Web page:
Ecstasy (MDMA) and high prevalence psychiatric symptomatology: somatic anxiety symptoms are associated with polydrug, not ecstasy, use
Bedi G, Van Dam N, Redman J.
School of Psychology, Psychiatry and Psychological Medicine,
Monash University, Melbourne, Australia.
J Psychopharmacol. 2008 Oct 2.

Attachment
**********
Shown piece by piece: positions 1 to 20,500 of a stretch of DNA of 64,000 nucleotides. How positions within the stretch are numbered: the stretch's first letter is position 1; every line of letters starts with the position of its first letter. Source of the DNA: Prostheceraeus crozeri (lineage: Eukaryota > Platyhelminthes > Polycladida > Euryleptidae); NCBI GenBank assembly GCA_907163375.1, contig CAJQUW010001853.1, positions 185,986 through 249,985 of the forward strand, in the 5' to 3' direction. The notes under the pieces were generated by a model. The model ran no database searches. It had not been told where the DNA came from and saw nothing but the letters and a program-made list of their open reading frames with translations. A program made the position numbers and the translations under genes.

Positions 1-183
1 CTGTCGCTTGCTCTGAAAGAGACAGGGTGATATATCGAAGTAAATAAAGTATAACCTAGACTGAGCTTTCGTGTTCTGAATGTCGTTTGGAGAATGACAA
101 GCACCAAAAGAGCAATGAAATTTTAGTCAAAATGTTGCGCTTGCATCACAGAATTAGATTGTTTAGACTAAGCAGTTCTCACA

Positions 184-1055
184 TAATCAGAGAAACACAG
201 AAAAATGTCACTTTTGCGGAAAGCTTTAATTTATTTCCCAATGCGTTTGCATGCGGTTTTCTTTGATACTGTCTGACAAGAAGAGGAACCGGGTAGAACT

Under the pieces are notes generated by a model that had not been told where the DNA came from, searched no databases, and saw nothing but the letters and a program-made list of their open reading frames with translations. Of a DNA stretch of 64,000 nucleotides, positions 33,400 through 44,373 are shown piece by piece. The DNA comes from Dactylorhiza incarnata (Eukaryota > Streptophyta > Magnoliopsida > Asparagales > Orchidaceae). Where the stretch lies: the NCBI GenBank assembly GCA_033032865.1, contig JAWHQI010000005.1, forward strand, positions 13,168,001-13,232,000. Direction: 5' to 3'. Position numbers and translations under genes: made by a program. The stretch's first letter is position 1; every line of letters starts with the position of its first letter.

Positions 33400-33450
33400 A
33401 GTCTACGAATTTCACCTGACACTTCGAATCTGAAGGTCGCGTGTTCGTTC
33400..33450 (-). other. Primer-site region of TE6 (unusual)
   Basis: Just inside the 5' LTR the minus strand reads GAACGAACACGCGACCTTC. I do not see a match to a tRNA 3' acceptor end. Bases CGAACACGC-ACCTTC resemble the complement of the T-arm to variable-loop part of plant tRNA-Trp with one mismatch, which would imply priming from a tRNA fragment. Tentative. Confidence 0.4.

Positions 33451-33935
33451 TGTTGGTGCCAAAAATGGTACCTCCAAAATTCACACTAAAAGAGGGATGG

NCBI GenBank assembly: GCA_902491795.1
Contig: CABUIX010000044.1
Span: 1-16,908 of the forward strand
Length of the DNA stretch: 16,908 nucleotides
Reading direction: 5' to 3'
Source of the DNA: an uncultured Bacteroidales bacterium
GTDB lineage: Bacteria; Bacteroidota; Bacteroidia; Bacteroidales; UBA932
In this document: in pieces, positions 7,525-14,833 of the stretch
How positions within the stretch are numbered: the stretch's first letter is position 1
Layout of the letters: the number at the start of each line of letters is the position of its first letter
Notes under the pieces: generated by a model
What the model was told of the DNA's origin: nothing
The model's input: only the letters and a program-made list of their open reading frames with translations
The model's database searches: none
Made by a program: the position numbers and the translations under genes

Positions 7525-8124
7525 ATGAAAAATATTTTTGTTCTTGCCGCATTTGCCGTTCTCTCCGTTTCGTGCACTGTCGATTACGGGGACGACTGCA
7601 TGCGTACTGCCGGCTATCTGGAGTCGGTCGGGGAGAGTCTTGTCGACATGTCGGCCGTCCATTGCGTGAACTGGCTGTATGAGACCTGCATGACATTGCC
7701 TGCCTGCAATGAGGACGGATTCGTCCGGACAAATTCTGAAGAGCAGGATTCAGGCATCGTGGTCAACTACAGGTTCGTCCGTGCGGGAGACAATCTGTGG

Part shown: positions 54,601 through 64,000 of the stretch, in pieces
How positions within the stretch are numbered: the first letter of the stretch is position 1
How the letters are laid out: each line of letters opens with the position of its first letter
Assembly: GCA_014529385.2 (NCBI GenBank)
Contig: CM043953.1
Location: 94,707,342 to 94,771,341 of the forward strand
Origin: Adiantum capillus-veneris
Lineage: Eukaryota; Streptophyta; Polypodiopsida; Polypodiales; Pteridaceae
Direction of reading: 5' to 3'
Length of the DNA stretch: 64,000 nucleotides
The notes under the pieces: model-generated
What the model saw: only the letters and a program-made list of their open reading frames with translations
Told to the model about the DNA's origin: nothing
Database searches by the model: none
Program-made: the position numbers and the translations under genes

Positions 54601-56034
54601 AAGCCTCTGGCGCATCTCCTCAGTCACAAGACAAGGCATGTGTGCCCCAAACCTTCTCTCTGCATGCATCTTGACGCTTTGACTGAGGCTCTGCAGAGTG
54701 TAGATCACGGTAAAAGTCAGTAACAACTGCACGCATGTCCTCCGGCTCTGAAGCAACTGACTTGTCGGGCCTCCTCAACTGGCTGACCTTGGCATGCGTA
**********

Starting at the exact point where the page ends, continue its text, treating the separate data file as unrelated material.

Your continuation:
Although previous studies have examined anxiety and depression in ecstasy (+/-3,4-methylenedioxymethamphetamine; MDMA) users, it remains unclear whether symptoms are associated specifically with ecstasy or with polydrug use in general. We compared mean symptomatology and clinically significant symptoms in 45 ecstasy polydrug, 48 cannabis polydrug and 40 legal drug users, who completed standardised self-report anxiety and depression symptom measures. We further examined whether group differences were secondary to increased somatic symptom reporting, which may reflect acute/subacute drug effects. Anxiety and depression scores were higher in polydrug than legal drug users, with no difference between ecstasy and cannabis groups. There was no difference in numbers meeting criteria for clinically significant depression or 'moderate' or 'severe' anxiety, but the polydrug group contained more individuals reporting at least 'mild' anxiety symptoms than the legal drug control. Multivariate analyses indicated that anxiety alone was sufficient to discriminate groups. Polydrug users reported more somatic anxiety symptoms than legal drug users, but endorsed equivalent numbers of non-somatic symptoms. High prevalence psychiatric symptomatology in ecstasy polydrug users may be associated with polydrug rather than ecstasy use. Higher ratings in polydrug users appear to be secondary to increased somatic symptom reporting, suggesting possible impacts of drug effects on symptom endorsement.

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